The cream from the physics arXiv blog this week:
Archive for July, 2008
The best of the rest from the physics arXiv this week:
Good to see that Deadheads are alive and well at Los Alamos National Laboratory in New Mexico. In the heart of one of the world’s most secret weapons labs, these guys are hard at work developing a science of the Grateful Dead, the 60s psychedelic band that played together until 1995. Today, they take the world of theoretical physics by storm with their results.
Marko Rodriguez from the Center for Non-Linear Studies at Los Alamos and a couple of pals have studied the listening behaviour of Grateful Dead fans using statistics from the online music service last.fm. They then compare the number of times songs were downloaded to the number of times they were played in concert. (The vast majority of Grateful Dead releases were recorded live at concerts so in many cases these really are the actual songs played at concerts.)
Rodriguez and co report a strong correlation but not a perfect one. This prompts them to ask why the correlation isn’t perfect and to answer the question with a detailed analysis of changes in the band and the nature of the songs themselves (although why they expect the correlation to be perfect, they don’t say).
The team says the work gives an unprecedented insight into American concert tour culture and the bands that bring this culture to fruition. If you’re a Deadhead you might agree.
We can only hoping that Los Alamos has an equally dedicated team down the corridor working on the traumatic break up of the Swedish supergroup Abba.
Ref: arxiv.org/abs/0807.2466: A Grateful Dead Analysis: The Relationship Between Concert and Listening Behavior
Liquid mirror telescopes are amazing contraptions. They start life as a puddle of mercury in a bowl. Set the whole thing spinning and the mercury spreads out in a thin film up the sides of the bowl.
The result is a fabulously cheap mirror that can be used for a variety of astronomical surveys. If we ever put a telescope on the moon, many astronomers have suggested that it should be one of this type.
It won’t have escaped your attention that liquid mirrors have important limitations. First, they can only point straight up. One or two people have played with fluids that have a higher viscosity than mercury and so can be tilted a few degrees this way or that but with limited success. And second, they cannot be made adaptive to correct for blurring introduced by the Earth’s atmosphere.
But that may change thanks to some interesting work being done by Denis Brousseau at Université Laval in Quebec et amis. Their machine controls the shape of the surface of a liquid mirror using a magnetic field. Mercury cannot be used, however, because it is too dense and changing its shape requires impractically powerful fields.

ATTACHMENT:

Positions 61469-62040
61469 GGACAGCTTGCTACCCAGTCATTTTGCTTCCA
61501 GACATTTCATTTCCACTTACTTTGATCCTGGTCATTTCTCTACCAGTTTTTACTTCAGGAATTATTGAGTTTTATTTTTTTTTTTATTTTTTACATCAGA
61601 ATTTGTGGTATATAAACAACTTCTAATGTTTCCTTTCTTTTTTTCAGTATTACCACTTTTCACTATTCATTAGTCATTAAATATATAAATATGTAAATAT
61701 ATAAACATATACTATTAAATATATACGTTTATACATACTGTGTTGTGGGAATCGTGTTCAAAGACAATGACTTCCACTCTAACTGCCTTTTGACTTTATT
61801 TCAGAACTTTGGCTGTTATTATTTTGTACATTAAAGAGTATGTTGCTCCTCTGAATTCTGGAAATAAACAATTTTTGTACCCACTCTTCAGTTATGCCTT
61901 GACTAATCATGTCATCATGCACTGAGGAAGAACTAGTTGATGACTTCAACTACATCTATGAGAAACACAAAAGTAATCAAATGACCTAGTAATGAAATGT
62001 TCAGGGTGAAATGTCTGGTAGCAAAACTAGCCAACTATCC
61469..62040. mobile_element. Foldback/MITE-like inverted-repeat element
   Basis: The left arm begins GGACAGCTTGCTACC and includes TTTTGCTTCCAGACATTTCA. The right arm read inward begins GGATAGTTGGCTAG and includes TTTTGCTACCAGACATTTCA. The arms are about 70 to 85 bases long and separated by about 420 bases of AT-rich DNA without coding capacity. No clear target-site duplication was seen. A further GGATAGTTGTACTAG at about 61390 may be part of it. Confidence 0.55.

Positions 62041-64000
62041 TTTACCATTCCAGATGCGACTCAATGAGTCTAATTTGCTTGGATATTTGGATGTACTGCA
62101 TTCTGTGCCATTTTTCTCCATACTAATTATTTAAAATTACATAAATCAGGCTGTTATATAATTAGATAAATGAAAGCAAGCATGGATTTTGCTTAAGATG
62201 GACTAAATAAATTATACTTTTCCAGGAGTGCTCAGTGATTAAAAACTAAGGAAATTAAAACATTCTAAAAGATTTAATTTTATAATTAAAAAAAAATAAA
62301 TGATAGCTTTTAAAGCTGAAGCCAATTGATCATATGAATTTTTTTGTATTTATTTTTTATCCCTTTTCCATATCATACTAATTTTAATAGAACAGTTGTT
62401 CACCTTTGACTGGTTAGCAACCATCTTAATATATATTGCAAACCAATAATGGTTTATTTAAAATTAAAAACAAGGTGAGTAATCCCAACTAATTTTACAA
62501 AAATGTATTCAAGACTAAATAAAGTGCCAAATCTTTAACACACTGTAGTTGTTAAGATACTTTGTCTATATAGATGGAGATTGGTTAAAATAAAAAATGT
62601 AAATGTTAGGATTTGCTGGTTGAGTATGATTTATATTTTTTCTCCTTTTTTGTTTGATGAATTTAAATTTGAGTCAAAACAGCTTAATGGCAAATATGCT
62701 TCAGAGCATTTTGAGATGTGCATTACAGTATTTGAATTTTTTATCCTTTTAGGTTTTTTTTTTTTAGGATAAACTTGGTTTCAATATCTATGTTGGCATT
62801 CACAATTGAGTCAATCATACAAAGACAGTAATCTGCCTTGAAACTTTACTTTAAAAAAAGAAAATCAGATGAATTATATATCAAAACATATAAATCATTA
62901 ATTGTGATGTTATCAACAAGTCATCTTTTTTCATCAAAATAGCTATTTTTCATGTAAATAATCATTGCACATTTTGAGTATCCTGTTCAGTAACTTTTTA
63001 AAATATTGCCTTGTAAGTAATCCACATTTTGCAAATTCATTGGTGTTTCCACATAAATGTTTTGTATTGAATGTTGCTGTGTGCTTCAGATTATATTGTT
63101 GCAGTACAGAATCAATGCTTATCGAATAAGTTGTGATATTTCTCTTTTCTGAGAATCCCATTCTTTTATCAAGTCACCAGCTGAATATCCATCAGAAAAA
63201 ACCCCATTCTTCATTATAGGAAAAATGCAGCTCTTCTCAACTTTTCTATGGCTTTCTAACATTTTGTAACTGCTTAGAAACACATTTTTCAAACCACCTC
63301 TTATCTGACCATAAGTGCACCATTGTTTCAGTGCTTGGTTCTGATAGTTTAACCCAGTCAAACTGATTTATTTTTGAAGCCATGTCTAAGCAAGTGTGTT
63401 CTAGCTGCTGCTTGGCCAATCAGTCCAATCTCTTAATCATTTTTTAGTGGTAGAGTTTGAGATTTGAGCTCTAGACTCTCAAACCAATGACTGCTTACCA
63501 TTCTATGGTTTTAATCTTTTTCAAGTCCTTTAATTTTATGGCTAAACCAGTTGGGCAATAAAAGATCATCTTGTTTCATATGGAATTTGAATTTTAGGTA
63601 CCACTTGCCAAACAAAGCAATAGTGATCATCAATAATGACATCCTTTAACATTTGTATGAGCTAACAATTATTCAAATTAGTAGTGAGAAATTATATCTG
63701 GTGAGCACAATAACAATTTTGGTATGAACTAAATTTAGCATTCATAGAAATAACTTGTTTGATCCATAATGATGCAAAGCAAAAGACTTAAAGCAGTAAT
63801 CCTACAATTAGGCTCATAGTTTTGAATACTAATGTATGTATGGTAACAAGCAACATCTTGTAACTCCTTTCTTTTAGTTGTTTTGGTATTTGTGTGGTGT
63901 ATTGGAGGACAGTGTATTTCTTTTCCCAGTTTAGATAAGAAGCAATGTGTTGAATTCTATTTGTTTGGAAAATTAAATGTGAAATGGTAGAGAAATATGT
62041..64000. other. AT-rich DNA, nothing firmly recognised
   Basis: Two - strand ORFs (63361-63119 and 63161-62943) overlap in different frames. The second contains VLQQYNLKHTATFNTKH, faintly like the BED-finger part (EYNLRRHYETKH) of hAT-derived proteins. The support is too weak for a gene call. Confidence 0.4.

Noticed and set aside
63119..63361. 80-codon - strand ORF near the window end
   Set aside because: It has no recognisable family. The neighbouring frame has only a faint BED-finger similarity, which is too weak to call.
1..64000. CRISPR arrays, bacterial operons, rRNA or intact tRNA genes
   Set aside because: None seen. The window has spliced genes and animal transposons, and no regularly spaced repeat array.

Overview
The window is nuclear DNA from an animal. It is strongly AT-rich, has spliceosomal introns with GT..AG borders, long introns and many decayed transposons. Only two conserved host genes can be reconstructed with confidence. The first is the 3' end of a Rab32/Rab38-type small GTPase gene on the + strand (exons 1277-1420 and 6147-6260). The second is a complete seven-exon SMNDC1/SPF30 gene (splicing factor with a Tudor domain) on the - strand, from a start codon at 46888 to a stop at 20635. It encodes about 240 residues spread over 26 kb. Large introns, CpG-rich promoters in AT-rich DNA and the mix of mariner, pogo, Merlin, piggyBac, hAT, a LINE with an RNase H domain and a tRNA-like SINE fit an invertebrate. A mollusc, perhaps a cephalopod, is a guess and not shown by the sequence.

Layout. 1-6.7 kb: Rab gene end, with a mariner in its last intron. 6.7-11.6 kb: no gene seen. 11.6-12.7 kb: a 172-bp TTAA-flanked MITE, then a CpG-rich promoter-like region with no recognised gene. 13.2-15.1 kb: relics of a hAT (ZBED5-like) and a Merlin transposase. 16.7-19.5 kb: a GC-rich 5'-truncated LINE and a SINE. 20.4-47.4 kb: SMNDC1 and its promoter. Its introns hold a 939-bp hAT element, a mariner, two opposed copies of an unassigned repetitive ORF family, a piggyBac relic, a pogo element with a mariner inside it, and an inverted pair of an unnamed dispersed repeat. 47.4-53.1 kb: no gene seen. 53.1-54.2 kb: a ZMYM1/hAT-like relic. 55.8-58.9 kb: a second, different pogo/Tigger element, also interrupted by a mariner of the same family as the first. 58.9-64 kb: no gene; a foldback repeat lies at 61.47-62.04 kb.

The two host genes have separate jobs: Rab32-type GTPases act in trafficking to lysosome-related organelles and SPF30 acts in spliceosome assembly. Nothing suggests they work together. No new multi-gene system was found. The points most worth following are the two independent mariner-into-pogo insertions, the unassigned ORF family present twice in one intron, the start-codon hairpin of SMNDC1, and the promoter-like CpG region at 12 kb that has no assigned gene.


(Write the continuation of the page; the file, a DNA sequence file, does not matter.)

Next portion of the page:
Instead the team have used a suspension of ferromagnetic nanoparticles in oil. A thin highly reflectivity layer of silver particles can then be spread across the surface of the ferrofluid to create a mirror.
Brousseau and co use an array of tiny coils behind the liquid to create a field that deforms the fluid surface as required. Their tests show this can be done fast and furiously enough to cope with the usual array of optical aberrations that the atmosphere throws up.
However, it may also be possible to use this technique to tilt liquid mirrors further than ever before. Ferrofluids can easily be made much more viscous than mercury and so combat the deforming pull of gravity. But they can also be deformed in a way that opposes gravity during each rotation of the supporting bowl. That could make them much more tiltable than mercury mirrors.
Of course, such a mirror would be mechanically more complex than the spinning bowls we have today and correspondingly more expensive. And sending one to the moon seems an unnecessary extravagance given the absence of an atmosphere there.
But here on Earth they could be made much more useful. It’s a combination of new-found utility and value for money that many astronomy projects on a budget will find irresistible.
Ref: arxiv.org/abs/0807.2397: Wavefront Correction with a Ferrofluid Deformable Mirror: Experimental Results and Recent Developments
Is faster than light travel allowed by the laws of physics? There’s no harm in speculating, right?
In 1994, Michael Alcubierre, a physicist at the National Autonomous University of Mexico in Mexico City, put warp drive on a firm (-ish) theoretical footing for the first time. His thinking was that what relativity actually prevents is faster-than-light-travel relative to the fabric of spacetime. But it places no restrictions on the way in which spacetime itself can move and stretch.
The Alcubierre drive consists of a device that somehow contracts space in front of your spacecraft, bringing your destination effectively closer, while expanding space behind it. The spacecraft sits in a bubble of flat space in the middle. So while the bubble can travel at any speed across the universe, the spacecraft can be almost stationary relative to the space in which it sits.
Clever idea. And today Gerald Cleaver and Richard Obousy from Baylor University in Texas, take it further by explaining how it might actually be possible to stretch spacetime into the Alcubierre bubble.
Their idea is based on the possible existence of extra dimensions that are curled up with a radius so small that we never experience them. They say:
“The basic idea is that by altering the radius of an extra dimension, it would be possible, in principle, to adjust the energy density of spacetime.”
And that would allow the kind of space-time stretching that could create an Alcubierre drive.
There’s one drawback. Cleaver and Obousy calculate that the energy needed to distort the space around a spacecraft-sized object is about 10^45 Joules or the total energy of an object the size of Jupiter if all its mass were converted into energy.
Still, if you’re glass half-full kind of physicist, you’ll take that as encouragement.
Ref: arxiv.org/abs/0807.1957: Putting the “Warp” into Warp Drive